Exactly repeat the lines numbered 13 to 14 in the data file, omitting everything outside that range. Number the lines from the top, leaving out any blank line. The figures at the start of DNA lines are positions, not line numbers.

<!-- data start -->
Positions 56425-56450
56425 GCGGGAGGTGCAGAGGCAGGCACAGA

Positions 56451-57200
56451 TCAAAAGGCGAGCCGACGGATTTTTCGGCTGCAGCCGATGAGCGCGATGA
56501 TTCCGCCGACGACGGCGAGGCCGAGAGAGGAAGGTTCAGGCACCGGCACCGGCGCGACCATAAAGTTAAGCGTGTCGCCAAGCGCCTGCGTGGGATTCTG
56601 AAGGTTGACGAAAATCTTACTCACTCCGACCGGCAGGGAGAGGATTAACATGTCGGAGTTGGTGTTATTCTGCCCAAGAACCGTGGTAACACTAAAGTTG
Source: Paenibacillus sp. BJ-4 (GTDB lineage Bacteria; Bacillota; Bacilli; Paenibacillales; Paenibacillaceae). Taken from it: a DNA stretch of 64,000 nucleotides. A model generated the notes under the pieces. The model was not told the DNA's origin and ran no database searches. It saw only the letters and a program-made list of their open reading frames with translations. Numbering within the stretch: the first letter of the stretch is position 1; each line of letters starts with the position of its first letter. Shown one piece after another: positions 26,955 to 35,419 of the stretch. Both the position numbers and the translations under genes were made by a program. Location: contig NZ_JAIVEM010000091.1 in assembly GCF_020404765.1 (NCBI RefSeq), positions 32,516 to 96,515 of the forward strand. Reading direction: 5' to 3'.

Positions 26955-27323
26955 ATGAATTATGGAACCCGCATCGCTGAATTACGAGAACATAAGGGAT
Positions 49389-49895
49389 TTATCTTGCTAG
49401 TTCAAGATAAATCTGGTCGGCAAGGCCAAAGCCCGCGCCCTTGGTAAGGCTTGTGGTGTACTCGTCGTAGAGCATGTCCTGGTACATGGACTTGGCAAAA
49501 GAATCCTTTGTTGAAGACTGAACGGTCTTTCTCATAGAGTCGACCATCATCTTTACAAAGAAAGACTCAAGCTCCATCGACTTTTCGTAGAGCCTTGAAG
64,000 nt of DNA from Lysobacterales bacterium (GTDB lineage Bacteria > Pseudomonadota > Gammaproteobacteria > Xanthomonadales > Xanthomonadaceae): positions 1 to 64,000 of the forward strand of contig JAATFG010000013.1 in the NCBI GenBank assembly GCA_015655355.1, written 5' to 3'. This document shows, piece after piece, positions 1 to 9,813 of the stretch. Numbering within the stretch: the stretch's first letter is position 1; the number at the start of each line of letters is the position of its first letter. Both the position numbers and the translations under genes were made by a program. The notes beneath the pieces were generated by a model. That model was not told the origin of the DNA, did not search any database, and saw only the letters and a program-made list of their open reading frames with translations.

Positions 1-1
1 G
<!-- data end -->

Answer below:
49501 GAATCCTTTGTTGAAGACTGAACGGTCTTTCTCATAGAGTCGACCATCATCTTTACAAAGAAAGACTCAAGCTCCATCGACTTTTCGTAGAGCCTTGAAG
64,000 nt of DNA from Lysobacterales bacterium (GTDB lineage Bacteria > Pseudomonadota > Gammaproteobacteria > Xanthomonadales > Xanthomonadaceae): positions 1 to 64,000 of the forward strand of contig JAATFG010000013.1 in the NCBI GenBank assembly GCA_015655355.1, written 5' to 3'. This document shows, piece after piece, positions 1 to 9,813 of the stretch. Numbering within the stretch: the stretch's first letter is position 1; the number at the start of each line of letters is the position of its first letter. Both the position numbers and the translations under genes were made by a program. The notes beneath the pieces were generated by a model. That model was not told the origin of the DNA, did not search any database, and saw only the letters and a program-made list of their open reading frames with translations.